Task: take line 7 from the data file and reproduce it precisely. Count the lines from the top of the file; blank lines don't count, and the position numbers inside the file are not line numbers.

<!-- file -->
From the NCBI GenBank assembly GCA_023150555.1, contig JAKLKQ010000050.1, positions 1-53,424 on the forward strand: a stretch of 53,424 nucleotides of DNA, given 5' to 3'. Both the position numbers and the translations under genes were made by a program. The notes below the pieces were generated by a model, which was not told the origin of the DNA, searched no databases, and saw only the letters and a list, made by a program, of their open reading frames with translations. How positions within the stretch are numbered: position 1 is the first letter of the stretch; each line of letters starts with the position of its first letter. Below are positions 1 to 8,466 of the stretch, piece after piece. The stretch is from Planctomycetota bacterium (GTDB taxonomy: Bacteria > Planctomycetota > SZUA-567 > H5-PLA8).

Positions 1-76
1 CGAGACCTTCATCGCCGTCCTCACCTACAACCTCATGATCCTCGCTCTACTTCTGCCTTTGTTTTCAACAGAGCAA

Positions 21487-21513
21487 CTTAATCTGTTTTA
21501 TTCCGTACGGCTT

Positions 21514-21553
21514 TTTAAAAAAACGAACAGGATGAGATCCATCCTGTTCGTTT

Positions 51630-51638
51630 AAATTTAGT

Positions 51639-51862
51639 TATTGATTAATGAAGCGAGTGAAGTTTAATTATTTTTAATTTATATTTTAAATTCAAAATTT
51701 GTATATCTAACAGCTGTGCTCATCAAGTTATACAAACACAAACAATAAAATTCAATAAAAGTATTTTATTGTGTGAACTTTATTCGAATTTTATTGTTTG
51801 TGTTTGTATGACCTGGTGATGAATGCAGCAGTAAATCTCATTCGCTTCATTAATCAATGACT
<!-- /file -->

Positions 21514-21553